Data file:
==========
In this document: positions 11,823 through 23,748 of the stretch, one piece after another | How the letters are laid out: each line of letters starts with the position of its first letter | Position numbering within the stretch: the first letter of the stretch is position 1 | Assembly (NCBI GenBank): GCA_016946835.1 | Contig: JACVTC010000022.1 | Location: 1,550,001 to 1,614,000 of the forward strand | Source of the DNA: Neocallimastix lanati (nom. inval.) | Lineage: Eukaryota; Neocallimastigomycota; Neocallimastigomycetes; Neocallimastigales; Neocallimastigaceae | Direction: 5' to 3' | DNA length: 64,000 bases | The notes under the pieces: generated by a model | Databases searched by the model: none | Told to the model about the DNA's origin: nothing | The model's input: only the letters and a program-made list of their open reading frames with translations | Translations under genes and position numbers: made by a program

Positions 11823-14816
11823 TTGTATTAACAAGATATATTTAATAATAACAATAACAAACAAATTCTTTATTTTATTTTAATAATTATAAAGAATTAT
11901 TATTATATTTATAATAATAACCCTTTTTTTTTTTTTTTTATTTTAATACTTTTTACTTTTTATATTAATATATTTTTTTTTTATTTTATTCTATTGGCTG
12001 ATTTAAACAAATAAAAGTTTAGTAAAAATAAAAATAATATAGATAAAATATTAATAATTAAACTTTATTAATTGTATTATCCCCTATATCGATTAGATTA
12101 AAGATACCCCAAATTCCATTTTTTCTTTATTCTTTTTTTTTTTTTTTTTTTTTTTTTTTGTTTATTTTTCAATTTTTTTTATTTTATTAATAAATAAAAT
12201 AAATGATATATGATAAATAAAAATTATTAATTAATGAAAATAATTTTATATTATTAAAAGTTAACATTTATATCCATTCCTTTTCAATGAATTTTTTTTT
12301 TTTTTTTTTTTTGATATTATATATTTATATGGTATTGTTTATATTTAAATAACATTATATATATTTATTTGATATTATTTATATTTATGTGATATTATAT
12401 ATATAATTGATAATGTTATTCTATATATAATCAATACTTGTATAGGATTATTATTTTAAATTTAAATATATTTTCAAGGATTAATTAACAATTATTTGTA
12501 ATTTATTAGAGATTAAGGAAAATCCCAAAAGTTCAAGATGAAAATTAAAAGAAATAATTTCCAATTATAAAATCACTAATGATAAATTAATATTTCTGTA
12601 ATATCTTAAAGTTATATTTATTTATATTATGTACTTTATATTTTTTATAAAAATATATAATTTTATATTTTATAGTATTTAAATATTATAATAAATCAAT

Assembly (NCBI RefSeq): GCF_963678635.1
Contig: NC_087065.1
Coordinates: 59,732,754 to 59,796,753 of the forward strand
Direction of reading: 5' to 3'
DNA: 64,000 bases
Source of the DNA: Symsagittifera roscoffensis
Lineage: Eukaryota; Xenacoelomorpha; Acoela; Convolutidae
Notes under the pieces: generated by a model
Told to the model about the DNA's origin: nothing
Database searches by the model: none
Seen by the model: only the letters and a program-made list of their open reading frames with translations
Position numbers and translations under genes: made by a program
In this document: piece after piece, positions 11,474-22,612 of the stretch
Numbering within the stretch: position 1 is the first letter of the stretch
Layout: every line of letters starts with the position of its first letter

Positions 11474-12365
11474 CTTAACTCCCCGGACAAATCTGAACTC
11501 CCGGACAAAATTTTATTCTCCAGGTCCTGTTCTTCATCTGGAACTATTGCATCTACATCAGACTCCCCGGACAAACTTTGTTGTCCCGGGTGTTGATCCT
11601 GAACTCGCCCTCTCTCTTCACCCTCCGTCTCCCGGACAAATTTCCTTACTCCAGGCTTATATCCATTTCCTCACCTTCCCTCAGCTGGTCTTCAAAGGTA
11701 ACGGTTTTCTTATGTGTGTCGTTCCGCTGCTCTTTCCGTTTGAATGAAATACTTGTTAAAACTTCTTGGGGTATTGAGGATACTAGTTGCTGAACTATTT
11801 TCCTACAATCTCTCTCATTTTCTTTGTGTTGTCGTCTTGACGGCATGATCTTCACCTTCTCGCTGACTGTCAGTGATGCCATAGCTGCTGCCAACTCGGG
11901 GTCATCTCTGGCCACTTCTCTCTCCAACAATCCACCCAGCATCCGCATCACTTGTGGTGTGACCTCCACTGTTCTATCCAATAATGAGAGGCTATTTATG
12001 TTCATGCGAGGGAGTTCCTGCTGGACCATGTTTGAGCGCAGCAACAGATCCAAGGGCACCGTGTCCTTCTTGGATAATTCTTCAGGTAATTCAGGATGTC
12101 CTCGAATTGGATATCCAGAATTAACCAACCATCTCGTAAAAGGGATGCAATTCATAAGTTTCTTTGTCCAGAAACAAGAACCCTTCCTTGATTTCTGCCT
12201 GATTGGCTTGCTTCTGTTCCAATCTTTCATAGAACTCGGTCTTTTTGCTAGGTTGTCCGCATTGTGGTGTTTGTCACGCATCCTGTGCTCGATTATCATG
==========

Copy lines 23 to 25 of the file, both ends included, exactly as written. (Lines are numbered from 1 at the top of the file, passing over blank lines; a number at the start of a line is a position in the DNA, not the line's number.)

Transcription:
Position numbers and translations under genes: made by a program
In this document: piece after piece, positions 11,474-22,612 of the stretch
Numbering within the stretch: position 1 is the first letter of the stretch